Betrayal, a prayer for the brokenhearted

Cw: Abuse, victimization, implied sexualization

God,

One of my kids former teachers

betrayed the school,

(himself, his family, his students, and most of all his fellow teachers)

and got arrested today–

and my eldest,

with tears streaming down his face

said he couldn’t believe it.

And I had to say, I wouldn’t lie to you about this

and sometimes people make bad choices

and sometimes those people are especially nice to hide their faultiness.

And I thought about, how, almost every place I lived,

there was an adult lurking, who wasn’t safe.

Was this how it felt Jesus?

When Judas betrayed you?

Even though you knew it was coming,

surely at some point he was a true disciple,

Surely you really wanted him to be your real friend Jesus.

And so I wrapped my child in my arms, and I told him:

The bad doesn’t take away the bad one does, but the bad doesn’t take away the good either.

And that we hoped he would get the help he needed, to truly and actually change.

And I imagine that you do the same.

Wrapping us in your arms,

coaxing us towards love, and grace, and forgiveness.

Because, sometimes we feel that brokenness all too sharply.

Please be with us when we betray or are betrayed we pray.

Because Christians and leaders and mentors are not perfect,

and it’s so important to have people we can trust in our lives.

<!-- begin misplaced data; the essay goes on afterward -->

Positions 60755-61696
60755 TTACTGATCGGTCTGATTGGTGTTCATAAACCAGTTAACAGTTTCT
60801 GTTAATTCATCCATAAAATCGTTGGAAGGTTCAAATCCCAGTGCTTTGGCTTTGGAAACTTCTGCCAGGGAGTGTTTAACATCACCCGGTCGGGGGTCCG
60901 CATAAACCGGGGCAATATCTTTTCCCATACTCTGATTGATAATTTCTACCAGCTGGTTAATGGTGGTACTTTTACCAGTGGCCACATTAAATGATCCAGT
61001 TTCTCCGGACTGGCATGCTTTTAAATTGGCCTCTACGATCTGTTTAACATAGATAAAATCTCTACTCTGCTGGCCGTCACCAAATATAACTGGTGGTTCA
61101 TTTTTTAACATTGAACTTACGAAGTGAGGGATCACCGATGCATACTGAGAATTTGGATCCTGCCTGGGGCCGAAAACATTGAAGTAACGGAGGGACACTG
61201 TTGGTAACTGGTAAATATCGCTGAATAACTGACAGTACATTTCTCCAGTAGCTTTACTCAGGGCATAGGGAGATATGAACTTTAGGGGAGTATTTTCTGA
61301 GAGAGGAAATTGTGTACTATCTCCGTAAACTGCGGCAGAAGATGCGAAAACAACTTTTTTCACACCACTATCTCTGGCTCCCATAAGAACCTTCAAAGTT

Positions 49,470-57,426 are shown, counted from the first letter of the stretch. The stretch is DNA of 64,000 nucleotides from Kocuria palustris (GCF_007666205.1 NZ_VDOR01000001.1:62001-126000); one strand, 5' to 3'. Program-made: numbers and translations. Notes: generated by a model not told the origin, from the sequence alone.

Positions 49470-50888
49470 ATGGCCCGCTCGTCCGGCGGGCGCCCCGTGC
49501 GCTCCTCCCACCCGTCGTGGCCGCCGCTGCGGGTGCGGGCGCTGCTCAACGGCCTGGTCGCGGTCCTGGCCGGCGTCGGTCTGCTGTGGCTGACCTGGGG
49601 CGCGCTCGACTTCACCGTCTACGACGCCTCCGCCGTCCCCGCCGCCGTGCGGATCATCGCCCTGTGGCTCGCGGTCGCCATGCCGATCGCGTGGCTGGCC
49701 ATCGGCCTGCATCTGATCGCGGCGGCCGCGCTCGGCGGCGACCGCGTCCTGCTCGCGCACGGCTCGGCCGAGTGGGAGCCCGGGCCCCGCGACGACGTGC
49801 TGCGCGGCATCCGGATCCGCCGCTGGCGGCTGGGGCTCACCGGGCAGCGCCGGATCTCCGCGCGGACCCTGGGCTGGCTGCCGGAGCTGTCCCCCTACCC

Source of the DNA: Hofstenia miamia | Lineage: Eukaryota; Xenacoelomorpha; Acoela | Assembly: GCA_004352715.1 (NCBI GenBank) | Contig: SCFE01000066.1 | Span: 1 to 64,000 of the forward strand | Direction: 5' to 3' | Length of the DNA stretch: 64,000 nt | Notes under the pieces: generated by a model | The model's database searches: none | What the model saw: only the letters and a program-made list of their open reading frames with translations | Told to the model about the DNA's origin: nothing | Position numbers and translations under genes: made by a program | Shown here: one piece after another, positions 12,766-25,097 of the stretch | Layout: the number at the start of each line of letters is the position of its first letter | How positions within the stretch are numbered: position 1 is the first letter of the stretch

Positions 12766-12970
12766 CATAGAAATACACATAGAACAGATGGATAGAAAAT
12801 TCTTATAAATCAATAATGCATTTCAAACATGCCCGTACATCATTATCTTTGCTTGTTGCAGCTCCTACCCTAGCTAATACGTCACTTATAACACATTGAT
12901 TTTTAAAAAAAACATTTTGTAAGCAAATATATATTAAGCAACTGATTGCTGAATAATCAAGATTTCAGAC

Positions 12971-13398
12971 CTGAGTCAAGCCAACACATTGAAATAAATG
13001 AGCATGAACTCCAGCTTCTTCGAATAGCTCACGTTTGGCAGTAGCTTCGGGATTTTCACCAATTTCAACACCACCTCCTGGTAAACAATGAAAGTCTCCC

When we are brokenhearted wrap us in your arms,

and remind us of that we are loved and worthy of love, we pray.

Amen.

Feel free to use/adapt/share with credit to Pastor Katy Stenta

What is true #christian #forgiveness in an #abuse situation?

These notes are from my Albany area’s Christian Response to Sexual Abuse–all typos are my own… and make sense of what Justice is in a more mature way than demanding forgiveness in (any kind) of power abuse situation. I’ve had a colleague use this material for financial abuse as well.

Also, as one colleague noted, each person experiences abuse differently and heals differently, this is one way to think about the complex process that is healing. But here are some deeper theological thoughts than “we should just forgive the abuser and show grace” in difficult situations

The Elements of Justice-Making
Truth-telling: giving voice to the reality of the abuses (from the victim’s point of view)
Acknowledging the Violation: hear, name and condemn the wrong doing (by the governing body of the victim)
Compassion : Listen and suffer with the victim (Consider having an advocate for the victim)
Protecting the vulnerable: Take steps to prevent further abuse to the victim and others (removal from position, how can they have it at this time?)
Accountability: Confront the abuser of trust, and impose discipline (negative consequences) this step makes repentance possible